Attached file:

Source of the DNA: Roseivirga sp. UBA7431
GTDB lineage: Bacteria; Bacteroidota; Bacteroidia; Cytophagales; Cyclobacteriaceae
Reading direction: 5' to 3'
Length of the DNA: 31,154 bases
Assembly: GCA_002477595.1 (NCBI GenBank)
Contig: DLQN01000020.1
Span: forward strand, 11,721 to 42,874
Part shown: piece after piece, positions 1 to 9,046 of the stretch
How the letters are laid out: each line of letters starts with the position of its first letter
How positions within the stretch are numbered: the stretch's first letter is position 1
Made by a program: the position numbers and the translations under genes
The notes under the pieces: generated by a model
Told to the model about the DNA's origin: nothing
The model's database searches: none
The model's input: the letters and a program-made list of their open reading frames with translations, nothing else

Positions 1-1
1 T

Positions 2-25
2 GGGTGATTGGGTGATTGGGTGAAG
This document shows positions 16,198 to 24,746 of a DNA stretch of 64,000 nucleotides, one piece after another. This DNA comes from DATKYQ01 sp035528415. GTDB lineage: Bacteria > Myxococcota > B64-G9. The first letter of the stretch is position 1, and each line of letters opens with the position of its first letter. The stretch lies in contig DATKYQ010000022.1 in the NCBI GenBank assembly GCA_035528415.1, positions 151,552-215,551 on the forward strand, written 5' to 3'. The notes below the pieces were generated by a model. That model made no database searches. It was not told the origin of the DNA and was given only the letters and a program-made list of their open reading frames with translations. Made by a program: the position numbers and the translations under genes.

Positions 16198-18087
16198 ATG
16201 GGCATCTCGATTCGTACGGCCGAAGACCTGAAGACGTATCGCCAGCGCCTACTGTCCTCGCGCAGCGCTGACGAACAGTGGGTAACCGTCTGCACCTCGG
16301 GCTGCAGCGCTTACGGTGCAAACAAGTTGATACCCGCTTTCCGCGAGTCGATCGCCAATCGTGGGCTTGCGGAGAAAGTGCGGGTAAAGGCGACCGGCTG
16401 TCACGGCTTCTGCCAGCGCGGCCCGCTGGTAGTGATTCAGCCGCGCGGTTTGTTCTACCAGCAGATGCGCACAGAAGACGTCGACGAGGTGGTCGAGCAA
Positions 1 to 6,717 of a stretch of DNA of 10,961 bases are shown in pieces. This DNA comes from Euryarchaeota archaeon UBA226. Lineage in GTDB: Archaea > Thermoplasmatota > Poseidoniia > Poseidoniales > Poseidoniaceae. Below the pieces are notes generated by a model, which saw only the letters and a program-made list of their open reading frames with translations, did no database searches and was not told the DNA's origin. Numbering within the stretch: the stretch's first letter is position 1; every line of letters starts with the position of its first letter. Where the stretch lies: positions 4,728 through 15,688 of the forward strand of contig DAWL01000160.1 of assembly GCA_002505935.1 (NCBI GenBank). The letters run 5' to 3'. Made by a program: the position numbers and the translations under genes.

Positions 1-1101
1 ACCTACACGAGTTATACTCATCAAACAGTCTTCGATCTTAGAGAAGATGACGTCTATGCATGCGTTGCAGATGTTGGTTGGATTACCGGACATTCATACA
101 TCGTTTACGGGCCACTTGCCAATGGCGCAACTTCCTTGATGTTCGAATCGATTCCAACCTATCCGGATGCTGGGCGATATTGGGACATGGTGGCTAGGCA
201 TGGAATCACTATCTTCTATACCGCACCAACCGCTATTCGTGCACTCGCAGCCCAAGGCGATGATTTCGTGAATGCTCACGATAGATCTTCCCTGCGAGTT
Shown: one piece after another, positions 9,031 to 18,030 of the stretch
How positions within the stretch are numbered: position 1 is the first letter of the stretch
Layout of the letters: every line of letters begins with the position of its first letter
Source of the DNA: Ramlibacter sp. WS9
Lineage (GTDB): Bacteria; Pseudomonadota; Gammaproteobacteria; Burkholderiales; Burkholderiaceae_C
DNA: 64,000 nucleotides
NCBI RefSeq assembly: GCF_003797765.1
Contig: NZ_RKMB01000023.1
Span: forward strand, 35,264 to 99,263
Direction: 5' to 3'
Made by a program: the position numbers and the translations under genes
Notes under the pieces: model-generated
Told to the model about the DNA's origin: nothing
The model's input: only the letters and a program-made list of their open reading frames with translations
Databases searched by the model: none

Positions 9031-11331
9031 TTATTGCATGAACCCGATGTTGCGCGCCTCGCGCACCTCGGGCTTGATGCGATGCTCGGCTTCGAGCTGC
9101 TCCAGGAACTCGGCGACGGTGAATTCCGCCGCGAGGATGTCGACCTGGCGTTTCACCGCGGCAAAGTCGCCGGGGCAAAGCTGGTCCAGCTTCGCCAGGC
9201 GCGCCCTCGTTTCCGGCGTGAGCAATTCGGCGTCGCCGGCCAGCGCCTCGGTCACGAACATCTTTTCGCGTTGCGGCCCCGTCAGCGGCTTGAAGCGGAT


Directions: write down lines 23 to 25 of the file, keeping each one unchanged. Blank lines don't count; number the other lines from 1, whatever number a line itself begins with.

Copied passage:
16201 GGCATCTCGATTCGTACGGCCGAAGACCTGAAGACGTATCGCCAGCGCCTACTGTCCTCGCGCAGCGCTGACGAACAGTGGGTAACCGTCTGCACCTCGG
16301 GCTGCAGCGCTTACGGTGCAAACAAGTTGATACCCGCTTTCCGCGAGTCGATCGCCAATCGTGGGCTTGCGGAGAAAGTGCGGGTAAAGGCGACCGGCTG
16401 TCACGGCTTCTGCCAGCGCGGCCCGCTGGTAGTGATTCAGCCGCGCGGTTTGTTCTACCAGCAGATGCGCACAGAAGACGTCGACGAGGTGGTCGAGCAA